In 1985, a band of previously isolated professionals, psychologists and physical educators whose career interests were devoted to this “new” profession met as a group to pool their expertise. What culminated from this meeting was the formation of the Association for the Advancement of Applied Sports Psychology (AAASP) and the creation of a division (47) within the venerable American Psychological Association (APA). Soon these organizations were certifying practitioners, sponsoring of international conferences and publishing of refereed journals. Sports psychology was fully legitimatized and recognized as an independent area of study — worthy of its own home in some of the most prestigious graduate schools throughout the world.
The germ of sports psychology is said to have been planted by a young social scientist named Norman Triplet at the turn of the twentieth century when he casually observed the behavior of cyclists as it changed from when they pedaled alone to when they rode in the presence of others observing them. After sufficient data regarding this phenomenon was collected and analyzed, Triplet was able to surmise what now probably appear obvious; that cyclists put forth greater effort and thus perform at a higher level when others are potentially evaluating them. Research devoted to the effect of the presence of others on motor skills, now called “social facilitation” has taken many sophisticated twists and turns since that “milestone” primitive study was conducted. Nevertheless, the notion that social context and emotions have an impact on performance was introduced forever
Sports psychologists address issues involving leadership, group processes, learning, development, stress management, motivation, self-confidence, personality assessment and thought control, as well as traditional clinical and counseling concerns; all with the ultimate goal of enhancing competitive performance. Although athletes are typically thought of as high functioning individuals, able to maintain their poise and remain composed during tight situations, participation in sports, which now includes females as well as every other demographic, has its own set of endemic psychological problems. Eating disorders, substance abuse, excessive anger, poor impulse control, narcissism, entitlement, slumps (self-doubt), career transition difficulties and injury-related depression are prevalent, even at the most elite levels. So much so that many professional teams now employ diagnosticians who specialize in testing for potential psychopathology during pre-draft combines, flagging athletes’ whose careers may be in jeopardy and those who may cause future public relations headaches for the organization or institution.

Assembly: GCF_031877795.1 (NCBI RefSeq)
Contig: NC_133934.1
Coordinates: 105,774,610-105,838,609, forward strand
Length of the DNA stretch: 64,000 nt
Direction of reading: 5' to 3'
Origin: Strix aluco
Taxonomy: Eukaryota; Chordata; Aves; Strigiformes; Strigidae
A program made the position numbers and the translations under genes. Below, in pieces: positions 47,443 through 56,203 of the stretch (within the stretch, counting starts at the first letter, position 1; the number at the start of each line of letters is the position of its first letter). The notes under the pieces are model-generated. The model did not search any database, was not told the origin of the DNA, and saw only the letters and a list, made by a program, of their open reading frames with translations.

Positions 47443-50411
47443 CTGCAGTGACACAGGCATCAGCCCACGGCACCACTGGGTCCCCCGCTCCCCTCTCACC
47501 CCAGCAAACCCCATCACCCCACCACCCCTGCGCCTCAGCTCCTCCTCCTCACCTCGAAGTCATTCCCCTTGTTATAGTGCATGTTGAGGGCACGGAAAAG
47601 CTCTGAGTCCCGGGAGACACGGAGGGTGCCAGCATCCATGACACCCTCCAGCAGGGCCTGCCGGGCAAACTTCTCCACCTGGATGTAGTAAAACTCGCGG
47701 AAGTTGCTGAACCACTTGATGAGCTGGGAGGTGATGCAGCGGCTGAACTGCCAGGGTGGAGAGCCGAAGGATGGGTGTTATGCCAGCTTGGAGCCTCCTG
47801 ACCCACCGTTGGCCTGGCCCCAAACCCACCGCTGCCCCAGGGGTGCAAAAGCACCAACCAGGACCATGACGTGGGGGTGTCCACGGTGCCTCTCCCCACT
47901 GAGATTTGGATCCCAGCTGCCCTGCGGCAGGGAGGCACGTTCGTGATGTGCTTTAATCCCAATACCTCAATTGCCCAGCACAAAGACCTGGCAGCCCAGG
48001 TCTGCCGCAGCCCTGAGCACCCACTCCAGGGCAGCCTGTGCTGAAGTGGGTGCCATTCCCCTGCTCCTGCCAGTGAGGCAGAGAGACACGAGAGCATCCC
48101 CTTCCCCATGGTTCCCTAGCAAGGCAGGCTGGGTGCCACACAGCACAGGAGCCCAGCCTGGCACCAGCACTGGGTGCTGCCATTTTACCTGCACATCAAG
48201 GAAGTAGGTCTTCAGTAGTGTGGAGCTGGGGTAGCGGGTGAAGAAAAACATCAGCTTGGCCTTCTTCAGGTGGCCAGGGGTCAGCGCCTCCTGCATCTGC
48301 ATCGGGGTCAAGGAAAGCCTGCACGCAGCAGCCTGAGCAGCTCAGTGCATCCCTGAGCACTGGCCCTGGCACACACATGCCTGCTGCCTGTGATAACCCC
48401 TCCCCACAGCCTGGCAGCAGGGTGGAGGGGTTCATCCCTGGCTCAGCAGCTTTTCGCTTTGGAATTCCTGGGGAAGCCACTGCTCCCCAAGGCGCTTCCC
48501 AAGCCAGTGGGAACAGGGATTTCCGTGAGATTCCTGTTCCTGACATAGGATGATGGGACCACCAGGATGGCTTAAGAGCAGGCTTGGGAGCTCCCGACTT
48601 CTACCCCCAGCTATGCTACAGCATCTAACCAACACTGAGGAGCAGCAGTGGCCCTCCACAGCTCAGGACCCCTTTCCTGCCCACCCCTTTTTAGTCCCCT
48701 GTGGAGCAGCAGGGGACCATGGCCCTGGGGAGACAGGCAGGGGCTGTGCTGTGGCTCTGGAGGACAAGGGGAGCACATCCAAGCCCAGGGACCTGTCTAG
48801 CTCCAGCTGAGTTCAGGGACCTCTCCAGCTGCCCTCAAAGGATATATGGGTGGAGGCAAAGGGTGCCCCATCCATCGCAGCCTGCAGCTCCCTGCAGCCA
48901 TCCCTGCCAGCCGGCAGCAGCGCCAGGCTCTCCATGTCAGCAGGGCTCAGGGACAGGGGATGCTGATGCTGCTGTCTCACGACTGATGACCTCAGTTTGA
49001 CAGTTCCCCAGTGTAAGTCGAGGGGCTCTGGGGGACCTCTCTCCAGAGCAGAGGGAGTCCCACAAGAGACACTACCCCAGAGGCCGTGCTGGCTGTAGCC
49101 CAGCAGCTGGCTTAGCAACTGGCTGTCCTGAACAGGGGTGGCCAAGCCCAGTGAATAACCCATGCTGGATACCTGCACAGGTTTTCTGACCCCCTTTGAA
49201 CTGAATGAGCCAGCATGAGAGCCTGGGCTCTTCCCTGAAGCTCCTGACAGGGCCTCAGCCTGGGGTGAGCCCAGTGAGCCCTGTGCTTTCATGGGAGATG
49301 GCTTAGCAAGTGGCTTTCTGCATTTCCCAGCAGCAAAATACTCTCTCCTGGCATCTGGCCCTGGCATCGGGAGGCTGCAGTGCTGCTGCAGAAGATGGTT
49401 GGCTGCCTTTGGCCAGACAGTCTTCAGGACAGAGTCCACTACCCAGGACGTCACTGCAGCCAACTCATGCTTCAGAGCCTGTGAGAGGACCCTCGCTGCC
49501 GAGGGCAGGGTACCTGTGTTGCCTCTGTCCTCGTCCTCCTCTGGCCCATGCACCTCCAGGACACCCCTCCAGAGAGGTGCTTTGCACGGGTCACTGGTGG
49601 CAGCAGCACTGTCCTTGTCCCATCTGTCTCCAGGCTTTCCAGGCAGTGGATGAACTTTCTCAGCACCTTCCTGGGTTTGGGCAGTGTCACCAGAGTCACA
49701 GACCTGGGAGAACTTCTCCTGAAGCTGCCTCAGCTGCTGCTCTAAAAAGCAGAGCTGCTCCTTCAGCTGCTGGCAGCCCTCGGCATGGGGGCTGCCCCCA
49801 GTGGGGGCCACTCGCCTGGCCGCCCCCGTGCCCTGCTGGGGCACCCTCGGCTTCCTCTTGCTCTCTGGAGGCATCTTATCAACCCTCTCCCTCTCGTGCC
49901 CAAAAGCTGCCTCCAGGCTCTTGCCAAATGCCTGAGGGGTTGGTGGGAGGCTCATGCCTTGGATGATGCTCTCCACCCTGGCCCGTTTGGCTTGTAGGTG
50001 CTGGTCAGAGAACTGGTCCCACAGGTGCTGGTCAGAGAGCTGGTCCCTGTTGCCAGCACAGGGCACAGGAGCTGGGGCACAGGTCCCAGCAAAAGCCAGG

As is the case with most groups, frequently the constituents of a team are too close to objectively assess its collective impact on the individuals in it. Putting it plainly, the whole is greater than the sum of its parts. In this type of scenario, consultants from outside the organization are hired to inspect those factors that could be impinging on team chemistry and disrupting the play. Borrowing from research first conducted by industrial/organizational psychology, conflict is minimized and cohesiveness can be restored by building consensus, opening up communication, providing feedback mechanisms and instilling a sense of pride and commitment.